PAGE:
October 25, 2014

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Lorain superintendent details proposed school realignment plan

LORAIN — Balanced class sizes and better teacher coordination to improve learning are the goals of a school realignment planned for August.

The proposed realignment was outlined by Superintendent Tom Tucker at Thursday’s Board of Education meeting. It is partially a response to Lorain’s declining population.

“If you look at our demographics of where people live and where students live, it’s not necessarily where our school buildings are,” Tucker told board members. “We have to adapt to that.”

Tucker’s plan calls for pairing schools near one another and reducing the average student busing distance from about two miles to 1.5 miles or one mile. Parents with children in different schools can rely on buses rather than making an extra trip, Tucker said.

If approved, there would be five preschool through second-grade schools and five third- through fifth-grade schools. There would be three sixth- through eighth-grade middle schools.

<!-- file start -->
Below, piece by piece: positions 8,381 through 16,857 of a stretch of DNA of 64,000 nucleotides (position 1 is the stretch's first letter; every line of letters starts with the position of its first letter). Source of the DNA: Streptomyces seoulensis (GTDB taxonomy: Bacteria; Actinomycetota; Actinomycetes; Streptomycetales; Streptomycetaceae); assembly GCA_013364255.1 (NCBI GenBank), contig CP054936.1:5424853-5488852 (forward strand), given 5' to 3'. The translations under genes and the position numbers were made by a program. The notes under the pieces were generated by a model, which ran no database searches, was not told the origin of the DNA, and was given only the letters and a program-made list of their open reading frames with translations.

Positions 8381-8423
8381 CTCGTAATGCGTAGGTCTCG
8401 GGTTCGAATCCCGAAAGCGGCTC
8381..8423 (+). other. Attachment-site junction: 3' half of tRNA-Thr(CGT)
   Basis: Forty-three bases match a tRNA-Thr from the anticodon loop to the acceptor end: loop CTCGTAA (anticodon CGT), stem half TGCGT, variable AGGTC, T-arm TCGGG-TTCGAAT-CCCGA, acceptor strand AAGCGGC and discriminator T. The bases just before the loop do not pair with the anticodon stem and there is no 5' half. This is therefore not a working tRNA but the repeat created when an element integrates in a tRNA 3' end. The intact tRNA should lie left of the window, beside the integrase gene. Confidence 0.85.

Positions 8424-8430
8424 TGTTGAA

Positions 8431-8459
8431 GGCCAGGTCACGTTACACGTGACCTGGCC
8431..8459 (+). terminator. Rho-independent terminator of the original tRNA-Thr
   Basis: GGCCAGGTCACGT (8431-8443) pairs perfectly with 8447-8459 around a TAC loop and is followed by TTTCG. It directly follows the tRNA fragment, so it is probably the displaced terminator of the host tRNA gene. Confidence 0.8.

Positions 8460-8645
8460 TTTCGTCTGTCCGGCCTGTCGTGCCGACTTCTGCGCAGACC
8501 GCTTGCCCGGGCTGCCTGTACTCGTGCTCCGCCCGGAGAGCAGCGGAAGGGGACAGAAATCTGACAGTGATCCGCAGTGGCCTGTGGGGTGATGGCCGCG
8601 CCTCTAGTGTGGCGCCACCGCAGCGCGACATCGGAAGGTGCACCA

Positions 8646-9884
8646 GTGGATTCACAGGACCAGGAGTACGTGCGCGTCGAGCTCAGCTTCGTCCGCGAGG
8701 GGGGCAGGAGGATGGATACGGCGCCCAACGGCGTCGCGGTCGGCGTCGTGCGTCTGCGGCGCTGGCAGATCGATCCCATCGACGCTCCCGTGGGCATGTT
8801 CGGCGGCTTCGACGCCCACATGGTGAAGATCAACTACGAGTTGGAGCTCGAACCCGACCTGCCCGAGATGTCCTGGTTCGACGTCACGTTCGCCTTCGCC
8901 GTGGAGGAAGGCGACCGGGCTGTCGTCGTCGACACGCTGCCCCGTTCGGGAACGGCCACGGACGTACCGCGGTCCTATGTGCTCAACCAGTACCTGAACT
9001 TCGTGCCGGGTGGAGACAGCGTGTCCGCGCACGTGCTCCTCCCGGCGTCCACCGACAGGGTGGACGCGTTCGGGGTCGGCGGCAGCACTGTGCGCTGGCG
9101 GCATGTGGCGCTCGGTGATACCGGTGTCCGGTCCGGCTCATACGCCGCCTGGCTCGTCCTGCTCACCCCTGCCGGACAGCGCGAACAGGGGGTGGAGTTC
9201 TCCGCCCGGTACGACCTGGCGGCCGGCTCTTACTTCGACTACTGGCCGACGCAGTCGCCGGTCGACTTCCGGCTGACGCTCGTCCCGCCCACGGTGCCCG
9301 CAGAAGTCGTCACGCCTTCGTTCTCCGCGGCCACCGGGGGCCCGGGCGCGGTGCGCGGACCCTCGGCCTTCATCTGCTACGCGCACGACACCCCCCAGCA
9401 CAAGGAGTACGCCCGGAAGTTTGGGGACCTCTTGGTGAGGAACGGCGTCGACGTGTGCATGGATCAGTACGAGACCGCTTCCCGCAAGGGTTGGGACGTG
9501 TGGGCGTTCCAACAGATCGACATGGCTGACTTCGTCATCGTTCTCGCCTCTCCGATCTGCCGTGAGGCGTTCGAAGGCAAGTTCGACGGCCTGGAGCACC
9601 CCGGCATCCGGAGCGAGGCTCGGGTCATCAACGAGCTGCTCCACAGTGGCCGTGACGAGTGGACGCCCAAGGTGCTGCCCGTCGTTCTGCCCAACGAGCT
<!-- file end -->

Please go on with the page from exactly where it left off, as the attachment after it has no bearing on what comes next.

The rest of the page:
The district operates 10 elementary schools, which are preschool or kindergarten through sixth grade. There are two seventh- and eighth-grade middle schools, the Lorain High School annex, which houses ninth-graders, and the temporary Lorain High School for 10th- through 12th-graders. A new high school is scheduled to open for the 2016-17 school year.

Tucker said the realignment model has made teaching easier and more effective in other Ohio school districts by putting more students with similar needs together. “There’s power in collaboration, and there’s power in (teachers) sharing what’s going on in their classrooms with each other,” he said.

The school district is seeking parental input through online and paper surveys. The surveys, which ask a variety of questions about the transition, are due March 14. View the online survey here

Board President Tim Williams stressed the proposed changes are more about learning than logistics.

“It’s a significant move that will ultimately increase child learning,” he said. “When you can group kids in ways that allow you more flexibility, it’s a real advantage.”

In other business:

Martha Smith, Bond Oversight Committee chairwoman, delivered her annual report on money from bonds sold for the 14-building, $208 million school construction project that began in 2002. The high school is the last building to be constructed.

Interest of nearly $10.5 million will help pay for nearly $6 million in costs for extra space at the new high school, which state taxpayers aren’t paying for because the Ohio Department of Education predicts it won’t be needed to meet population estimates. State taxpayers are paying for 81 percent of the $74 million project. The interest also will pay for the nearly $2.2 million auditorium which local taxpayers are paying for.